Clip your pigs’ wings and check the thermostat in Hell, because Ubisoft seems to have done the impossible; it’s actually listened to criticism. It was recently announced there’ll be no mini-map in Far Cry 5; that, and it looks like series’ staple the radio tower is out to boot.
The news came just over a week ago during an interview with gamingbolt.com; an interview recently conducted by the same site with the game’s lead writer, Drew Holmes, likely has something to do with that. In it he describes the rationale behind the decision, as well as acknowledging the complaints fans have had with Ubisoft’s map system in the past.
“I think it’s because it helps increase exploration…I think in Far Cry 3 and Far Cry 4 you got into a rhythm of, ‘the only way that I can find out what to do in this area is to go climb a tower, hit a button and all of these things pop up.’ We really wanted to focus on exploration with a sense of, ‘I’m not sure what to do or where to go’.”
(The full interview is available at http://gamingbolt.com/far-cry-5-ubisoft-explains-why-they-removed-towers-and-min-map)
It’s a bold move, but one that’s likely to pay off if handled well. Breath of the Wild’s success provided a solid argument that true exploration is one way to snag a devoted player-base; it should surprise no-one if Nintendo’s hit goes on to inspire the next generation of open-world game design philosophy.
Ubisoft’s other open-world franchise also stands to benefit from such a line of thinking. While what gameplay we’ve seen for Assassin’s Creed: Origins has been rightfully criticised for appearing still bogged down with janky free-running and questionable NPC a.i, refocusing the series on exploring, finding the best route to a target, and planning attacks with freedom rather than the tight constraints of previous instalments’ mission structure would be an excellent and refreshing way to refocus the series on actual assassinations as a core gameplay element.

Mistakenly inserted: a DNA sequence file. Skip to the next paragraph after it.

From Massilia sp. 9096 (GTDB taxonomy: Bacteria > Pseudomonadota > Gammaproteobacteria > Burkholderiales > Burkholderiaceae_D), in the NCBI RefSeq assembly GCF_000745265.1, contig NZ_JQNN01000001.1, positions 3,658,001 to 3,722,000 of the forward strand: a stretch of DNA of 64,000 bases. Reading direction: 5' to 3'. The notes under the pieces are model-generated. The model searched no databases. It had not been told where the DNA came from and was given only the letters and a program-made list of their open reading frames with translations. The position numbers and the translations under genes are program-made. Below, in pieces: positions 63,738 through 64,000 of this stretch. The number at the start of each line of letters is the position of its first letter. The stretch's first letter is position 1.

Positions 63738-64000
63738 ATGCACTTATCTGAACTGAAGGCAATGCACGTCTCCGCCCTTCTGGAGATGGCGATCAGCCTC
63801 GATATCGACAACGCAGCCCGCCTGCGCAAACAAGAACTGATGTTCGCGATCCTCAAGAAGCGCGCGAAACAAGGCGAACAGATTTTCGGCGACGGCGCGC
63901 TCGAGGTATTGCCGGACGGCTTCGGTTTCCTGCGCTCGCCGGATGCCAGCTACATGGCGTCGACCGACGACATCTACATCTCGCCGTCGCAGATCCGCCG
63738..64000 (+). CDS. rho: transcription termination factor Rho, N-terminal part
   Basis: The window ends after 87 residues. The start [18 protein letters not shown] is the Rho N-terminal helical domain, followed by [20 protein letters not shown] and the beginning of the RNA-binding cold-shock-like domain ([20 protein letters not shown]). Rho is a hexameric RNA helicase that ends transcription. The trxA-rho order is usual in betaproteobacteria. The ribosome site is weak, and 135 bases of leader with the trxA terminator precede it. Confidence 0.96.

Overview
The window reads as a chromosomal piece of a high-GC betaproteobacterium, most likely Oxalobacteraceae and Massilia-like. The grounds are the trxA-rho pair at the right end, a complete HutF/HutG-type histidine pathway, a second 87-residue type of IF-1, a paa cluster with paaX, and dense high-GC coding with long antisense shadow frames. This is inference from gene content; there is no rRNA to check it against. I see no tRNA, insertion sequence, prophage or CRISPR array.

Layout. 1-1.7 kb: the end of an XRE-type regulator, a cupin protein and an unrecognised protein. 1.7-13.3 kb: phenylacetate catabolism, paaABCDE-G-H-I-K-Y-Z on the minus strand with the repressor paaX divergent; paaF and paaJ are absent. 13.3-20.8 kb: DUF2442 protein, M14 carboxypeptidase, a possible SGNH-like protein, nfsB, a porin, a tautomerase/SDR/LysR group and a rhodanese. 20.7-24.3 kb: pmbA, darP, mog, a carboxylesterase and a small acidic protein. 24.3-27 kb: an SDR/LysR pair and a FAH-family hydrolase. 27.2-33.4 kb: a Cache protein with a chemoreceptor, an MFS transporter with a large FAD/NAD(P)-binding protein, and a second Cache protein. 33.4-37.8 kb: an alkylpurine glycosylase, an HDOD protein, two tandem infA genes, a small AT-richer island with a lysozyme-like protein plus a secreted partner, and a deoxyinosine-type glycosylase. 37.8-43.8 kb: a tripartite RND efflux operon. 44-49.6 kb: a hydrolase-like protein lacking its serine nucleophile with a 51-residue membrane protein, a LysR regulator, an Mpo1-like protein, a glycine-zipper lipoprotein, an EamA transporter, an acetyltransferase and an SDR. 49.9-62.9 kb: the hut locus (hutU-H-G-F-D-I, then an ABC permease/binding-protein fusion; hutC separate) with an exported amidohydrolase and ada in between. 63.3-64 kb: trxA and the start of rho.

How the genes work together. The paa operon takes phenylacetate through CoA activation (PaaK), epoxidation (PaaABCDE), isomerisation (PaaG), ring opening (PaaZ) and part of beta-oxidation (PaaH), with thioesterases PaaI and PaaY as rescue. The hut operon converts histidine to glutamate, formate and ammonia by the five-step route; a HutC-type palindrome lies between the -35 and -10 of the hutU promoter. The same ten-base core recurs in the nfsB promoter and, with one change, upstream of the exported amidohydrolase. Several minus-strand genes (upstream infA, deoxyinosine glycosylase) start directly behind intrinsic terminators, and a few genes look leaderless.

It’s not a move entirely without risk, of course. While creating the illusion at least of greater freedom deals with some of the series’ more recurring complaints, filling the world with trite ‘collectibles’ is still a very possible danger and could well lead to apathy. There’s also the possibility of simply making the world too open. In the same interview Holmes cites the American audiences likely being familiar with the geography of the game’s setting, Montana, as another inspiration for the decision to drop a map; being British, it’s hard not to worry about feeling stranded, and I imagine I’m not the only one.
Given their various past missteps with open world games it’s hard to give Ubisoft the benefit of the doubt. In this instance, however, maybe they’re earned it. If nothing else, Assassin’s Creed’s year off seems to have helped both it and Far Cry take stock of themselves. It’s rare that supposedly yearly franchises show any indication of wanting to innovate or abandon core gameplay features. Only time will tell if Ubisoft’s gamble will pay off.
<p>At age seven, Jordan wanted to be a paleontologist. That went well. He now fills the void by writing on all manner of mildly-interesting topics – when he finds time in between complaining how everything was better in the ‘good old days’, that is.</p>